I have the mic hooked up to a Scarlett Solo and just as of recently my vocals are so muffled to how it sounded just a few months prior. I haven't recorded in a while and when I decided to start recording again, I ran into this problem. I thought something happened with the initial mic that I owned and I couldn't figure it out because maybe it was broken, so I just ordered a new one. But the same problem is happening. I tried changing the switches around on the mic itself. Tried moving the dials on the Scarlett and I even tested recording standing in different positions. But nothing seems to give. This a brand new mic too so the mic can't be the issue.

I am going to attach a link to the muffled audio sample that I uploaded to my google drive as well as an older audio sample that came out clearer. Muffled Audio Sample Old Clearer Audio Sample

  • It almost sounds like you're talking into the back of it - but assuming you're not, have you checked your full signal path right through from mic pre to DAW for such as a stray EQ patch? Is it still the same if you swap to a different mic entirely?
    – Tetsujin
    Jan 27, 2021 at 11:23
  • Yeah if I swap mics it's the same issue. I thought my old one was just busted from use but this is the same exact mic as the old one but brand new.
    – sonicjay4
    Jan 27, 2021 at 16:26

1 Answer 1


My immediate thought was that you have the mic backwards. It is an extremely common mistake and this is a perfect description of what it sounds like when you have it backwards. If you are not sure there are a few ways to find out. One way would be to hold a flashlight up to the mic and look into the mesh of the mic itself and see if you can make out the diaphragm of the mic. It will be a big circular part that acts as the eardrum of the microphone. It’s really the only part inside your mic. Think of an ice cream cone. You would want the point of the cone pointed away from you and the bigger circle of the cone pointed at you. Also you can always do a test run and try recoding with it both ways and see if it makes a difference. I almost guarantee this is your problem. If that doesn’t fix it, try a different recording program. If you still are having the same problem, come back here and post exact makes and models of your interface, your mic, the cord used to plug up the mic, the program or DAW you are using and computer make and model and current operating system (e Capitan, Big Sur?).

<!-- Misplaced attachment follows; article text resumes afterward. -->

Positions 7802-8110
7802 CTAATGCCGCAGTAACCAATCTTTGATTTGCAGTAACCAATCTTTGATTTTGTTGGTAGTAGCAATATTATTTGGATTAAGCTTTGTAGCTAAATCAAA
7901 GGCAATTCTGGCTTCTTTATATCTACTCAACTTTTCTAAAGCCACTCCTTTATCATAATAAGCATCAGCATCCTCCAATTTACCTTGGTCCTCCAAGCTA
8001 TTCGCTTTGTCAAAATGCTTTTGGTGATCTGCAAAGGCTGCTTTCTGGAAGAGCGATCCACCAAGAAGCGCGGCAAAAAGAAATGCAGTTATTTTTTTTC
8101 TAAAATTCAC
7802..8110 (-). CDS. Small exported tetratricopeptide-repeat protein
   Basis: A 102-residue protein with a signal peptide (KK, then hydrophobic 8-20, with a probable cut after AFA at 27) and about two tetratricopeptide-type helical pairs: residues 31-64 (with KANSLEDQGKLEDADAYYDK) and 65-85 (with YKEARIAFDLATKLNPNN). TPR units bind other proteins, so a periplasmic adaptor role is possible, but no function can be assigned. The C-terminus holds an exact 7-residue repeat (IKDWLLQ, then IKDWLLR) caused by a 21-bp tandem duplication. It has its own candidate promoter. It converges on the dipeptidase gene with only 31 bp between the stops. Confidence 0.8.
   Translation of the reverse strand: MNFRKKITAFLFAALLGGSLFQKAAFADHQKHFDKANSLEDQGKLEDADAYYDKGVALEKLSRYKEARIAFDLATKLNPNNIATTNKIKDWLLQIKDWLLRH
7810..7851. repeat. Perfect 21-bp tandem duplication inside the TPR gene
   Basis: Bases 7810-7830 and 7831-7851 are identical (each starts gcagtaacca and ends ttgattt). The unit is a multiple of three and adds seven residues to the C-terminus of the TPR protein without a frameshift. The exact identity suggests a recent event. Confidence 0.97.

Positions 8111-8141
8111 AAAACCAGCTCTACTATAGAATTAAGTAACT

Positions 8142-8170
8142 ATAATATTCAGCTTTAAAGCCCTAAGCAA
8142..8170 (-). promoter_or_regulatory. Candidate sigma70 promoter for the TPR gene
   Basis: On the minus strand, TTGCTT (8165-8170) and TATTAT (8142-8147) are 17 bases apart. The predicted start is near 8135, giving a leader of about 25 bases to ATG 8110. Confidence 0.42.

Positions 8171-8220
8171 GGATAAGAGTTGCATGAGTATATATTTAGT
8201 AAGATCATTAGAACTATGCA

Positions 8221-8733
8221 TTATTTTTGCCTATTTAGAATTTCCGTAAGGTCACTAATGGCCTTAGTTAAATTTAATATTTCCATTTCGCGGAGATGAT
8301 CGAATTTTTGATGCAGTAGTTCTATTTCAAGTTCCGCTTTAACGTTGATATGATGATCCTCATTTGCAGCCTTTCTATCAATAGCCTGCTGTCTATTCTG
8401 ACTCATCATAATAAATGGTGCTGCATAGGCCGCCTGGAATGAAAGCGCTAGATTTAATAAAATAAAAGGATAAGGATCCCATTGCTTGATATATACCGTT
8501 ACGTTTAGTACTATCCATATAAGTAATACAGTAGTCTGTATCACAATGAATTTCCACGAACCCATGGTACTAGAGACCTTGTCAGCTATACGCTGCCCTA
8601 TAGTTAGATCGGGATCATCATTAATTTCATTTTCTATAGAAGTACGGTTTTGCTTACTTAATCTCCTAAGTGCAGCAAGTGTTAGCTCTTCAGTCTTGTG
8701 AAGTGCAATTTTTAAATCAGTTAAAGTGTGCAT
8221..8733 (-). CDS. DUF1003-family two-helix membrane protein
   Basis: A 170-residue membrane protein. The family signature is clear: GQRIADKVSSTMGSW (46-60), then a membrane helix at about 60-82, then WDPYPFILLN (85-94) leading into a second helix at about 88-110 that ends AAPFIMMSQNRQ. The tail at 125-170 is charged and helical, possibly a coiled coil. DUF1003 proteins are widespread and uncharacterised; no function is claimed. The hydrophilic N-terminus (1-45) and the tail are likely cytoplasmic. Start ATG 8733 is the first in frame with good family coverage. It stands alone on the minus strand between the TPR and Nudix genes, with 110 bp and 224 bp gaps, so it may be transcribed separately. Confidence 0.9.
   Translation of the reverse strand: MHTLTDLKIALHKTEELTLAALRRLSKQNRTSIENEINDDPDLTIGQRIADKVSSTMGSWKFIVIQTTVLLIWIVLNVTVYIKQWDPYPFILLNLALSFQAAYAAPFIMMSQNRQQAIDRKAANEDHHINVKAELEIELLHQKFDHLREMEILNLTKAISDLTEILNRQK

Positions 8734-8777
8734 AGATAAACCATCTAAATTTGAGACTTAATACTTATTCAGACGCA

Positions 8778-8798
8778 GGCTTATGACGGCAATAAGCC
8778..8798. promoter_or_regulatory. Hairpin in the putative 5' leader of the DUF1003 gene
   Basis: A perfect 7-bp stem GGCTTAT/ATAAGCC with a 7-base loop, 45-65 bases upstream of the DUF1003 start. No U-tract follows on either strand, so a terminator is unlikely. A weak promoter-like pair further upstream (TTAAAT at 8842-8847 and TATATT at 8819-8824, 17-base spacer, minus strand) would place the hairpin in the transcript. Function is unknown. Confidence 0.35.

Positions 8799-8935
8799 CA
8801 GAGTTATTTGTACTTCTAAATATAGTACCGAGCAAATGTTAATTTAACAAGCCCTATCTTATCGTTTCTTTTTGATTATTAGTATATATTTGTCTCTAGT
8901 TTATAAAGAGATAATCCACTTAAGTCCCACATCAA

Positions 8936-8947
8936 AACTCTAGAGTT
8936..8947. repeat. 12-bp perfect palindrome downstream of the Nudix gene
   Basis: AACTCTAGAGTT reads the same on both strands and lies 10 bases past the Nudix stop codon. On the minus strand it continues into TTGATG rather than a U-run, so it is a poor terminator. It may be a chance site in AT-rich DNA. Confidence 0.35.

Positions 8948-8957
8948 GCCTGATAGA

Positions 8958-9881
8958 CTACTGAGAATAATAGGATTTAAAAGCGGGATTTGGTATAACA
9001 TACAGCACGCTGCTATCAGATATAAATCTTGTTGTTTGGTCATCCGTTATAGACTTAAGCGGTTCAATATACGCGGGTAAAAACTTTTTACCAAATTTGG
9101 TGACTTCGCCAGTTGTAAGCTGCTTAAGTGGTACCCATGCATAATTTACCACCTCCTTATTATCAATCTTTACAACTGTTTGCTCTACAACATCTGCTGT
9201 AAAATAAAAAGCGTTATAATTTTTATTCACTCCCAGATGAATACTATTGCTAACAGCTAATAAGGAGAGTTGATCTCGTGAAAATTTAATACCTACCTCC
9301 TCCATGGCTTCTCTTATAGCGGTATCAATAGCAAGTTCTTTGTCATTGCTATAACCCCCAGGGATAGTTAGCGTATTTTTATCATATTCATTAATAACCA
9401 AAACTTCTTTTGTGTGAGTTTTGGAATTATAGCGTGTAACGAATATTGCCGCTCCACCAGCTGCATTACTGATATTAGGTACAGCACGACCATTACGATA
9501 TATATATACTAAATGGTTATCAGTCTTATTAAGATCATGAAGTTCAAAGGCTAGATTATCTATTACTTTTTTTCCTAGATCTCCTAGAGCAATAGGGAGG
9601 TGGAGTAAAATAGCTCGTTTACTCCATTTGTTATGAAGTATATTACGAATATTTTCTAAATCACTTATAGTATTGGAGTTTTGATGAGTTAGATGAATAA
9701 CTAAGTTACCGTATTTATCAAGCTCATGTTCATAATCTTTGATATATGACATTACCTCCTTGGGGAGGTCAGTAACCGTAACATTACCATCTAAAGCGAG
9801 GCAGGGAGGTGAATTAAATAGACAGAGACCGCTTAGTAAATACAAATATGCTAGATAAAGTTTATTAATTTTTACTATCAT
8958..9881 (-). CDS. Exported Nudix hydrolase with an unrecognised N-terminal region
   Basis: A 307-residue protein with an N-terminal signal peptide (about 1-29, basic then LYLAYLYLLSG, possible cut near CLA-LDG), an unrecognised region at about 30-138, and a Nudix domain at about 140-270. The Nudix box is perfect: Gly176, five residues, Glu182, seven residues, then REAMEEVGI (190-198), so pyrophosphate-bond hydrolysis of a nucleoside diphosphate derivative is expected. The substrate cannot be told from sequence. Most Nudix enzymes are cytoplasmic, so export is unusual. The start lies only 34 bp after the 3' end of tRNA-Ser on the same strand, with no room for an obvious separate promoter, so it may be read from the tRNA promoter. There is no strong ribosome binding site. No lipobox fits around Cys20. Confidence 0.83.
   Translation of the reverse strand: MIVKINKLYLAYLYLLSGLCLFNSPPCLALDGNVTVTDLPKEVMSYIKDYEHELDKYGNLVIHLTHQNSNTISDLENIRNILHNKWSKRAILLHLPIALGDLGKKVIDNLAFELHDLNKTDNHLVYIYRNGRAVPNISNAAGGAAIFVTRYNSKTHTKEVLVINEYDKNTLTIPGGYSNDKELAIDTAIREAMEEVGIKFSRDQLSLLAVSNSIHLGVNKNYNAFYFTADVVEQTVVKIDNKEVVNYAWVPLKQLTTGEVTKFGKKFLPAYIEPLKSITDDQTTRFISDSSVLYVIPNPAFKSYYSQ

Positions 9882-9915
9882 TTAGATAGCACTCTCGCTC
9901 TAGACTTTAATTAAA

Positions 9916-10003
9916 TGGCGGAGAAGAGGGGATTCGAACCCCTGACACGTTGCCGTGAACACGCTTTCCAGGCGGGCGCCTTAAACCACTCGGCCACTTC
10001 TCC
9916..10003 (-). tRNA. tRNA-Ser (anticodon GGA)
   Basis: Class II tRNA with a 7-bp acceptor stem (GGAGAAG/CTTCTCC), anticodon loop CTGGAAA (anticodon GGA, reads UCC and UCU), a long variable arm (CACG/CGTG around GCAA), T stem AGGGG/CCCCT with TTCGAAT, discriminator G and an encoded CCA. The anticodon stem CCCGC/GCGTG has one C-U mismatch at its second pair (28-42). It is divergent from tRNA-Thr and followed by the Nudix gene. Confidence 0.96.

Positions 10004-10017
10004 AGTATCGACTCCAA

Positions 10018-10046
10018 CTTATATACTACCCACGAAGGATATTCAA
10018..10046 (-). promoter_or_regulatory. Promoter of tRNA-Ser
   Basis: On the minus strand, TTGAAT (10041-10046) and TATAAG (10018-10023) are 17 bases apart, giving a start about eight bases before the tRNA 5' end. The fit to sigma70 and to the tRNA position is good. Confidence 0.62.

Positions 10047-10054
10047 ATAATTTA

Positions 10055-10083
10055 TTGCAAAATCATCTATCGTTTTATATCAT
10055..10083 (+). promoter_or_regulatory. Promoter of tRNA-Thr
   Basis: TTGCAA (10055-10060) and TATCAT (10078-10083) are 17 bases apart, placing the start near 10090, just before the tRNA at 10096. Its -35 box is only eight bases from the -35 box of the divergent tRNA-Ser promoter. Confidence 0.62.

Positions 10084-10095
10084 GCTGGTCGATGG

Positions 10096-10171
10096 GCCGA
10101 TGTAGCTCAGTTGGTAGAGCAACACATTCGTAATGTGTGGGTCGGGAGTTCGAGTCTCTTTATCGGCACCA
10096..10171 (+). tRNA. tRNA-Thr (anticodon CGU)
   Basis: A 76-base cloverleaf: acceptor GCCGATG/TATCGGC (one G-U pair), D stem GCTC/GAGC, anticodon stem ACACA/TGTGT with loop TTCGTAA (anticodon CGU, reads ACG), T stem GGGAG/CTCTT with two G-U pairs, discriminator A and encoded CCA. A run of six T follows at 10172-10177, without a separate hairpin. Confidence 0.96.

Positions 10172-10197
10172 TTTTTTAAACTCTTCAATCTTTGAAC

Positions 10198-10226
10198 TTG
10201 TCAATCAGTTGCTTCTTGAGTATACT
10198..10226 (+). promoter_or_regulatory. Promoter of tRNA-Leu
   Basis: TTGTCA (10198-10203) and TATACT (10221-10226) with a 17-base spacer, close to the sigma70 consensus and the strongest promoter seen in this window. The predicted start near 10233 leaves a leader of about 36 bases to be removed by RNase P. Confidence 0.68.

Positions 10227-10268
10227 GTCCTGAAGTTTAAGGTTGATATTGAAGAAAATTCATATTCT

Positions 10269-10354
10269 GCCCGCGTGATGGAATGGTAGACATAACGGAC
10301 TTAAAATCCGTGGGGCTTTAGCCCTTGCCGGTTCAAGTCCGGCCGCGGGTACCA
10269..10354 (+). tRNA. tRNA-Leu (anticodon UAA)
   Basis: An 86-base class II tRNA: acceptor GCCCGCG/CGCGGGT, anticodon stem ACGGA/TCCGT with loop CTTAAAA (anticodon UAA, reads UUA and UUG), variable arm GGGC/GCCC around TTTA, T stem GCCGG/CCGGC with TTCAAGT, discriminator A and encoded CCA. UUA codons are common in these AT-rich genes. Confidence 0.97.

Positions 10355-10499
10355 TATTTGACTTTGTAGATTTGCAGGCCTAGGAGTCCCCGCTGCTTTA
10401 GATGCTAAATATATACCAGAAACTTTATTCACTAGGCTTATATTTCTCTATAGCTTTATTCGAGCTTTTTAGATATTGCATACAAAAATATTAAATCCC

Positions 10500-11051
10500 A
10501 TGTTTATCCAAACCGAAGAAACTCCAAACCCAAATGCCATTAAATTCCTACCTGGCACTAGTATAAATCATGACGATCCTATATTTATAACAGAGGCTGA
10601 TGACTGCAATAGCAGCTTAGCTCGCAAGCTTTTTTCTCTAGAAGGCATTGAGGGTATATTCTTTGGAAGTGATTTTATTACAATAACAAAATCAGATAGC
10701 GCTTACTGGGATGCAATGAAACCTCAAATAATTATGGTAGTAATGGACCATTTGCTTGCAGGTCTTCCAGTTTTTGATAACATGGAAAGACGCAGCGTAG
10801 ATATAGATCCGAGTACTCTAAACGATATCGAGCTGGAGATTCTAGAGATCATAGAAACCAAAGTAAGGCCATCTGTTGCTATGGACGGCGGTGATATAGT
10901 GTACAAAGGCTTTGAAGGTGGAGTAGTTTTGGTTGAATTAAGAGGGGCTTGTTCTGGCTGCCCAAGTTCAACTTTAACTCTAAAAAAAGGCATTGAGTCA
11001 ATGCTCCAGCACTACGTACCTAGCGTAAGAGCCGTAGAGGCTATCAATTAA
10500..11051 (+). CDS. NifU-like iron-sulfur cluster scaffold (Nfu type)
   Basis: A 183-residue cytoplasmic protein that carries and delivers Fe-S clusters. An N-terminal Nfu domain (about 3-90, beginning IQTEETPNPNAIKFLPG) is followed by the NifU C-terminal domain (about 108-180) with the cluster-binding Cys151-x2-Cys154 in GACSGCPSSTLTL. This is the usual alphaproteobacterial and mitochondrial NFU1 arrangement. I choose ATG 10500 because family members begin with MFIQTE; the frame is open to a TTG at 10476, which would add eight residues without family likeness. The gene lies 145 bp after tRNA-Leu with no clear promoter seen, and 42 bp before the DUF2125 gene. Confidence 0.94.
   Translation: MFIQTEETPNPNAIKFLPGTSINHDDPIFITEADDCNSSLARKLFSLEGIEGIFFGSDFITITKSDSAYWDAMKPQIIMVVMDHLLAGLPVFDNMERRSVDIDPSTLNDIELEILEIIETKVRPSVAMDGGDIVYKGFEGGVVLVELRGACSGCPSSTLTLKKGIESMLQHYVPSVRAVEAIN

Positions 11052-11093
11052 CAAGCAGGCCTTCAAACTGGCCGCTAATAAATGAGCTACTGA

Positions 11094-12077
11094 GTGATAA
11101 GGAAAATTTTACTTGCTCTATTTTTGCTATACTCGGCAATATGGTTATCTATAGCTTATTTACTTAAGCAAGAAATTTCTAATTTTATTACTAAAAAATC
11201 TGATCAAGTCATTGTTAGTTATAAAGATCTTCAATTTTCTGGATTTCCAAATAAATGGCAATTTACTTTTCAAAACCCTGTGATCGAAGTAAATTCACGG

Good luck with your problem. Just be patient and focus on solutions and gaining knowledge. Every problem is an opportunity to learn something.

  • I tried both ways. I definitely am trying to record from the front of it and it's just odd because I recorded with the same set up for over a year and the only thing that changed is that I brought my set up from one place to another and got a sound shield mic stand instead of having it on a clamping stand clamped on my shelf in the closet. I thought maybe in the process of moving the mic to one place to another it stopped working properly so I ordered a new one of the same model and it's the same issue. I use audacity but I guess I just have to save up for pro tools to try to make it work.
    – sonicjay4
    Feb 12, 2021 at 22:48
  • But it just seems like it's a little crazy to think the DAW is the problem. But I flipped the mix testing the other direction it muffled even worse.
    – sonicjay4
    Feb 12, 2021 at 22:50

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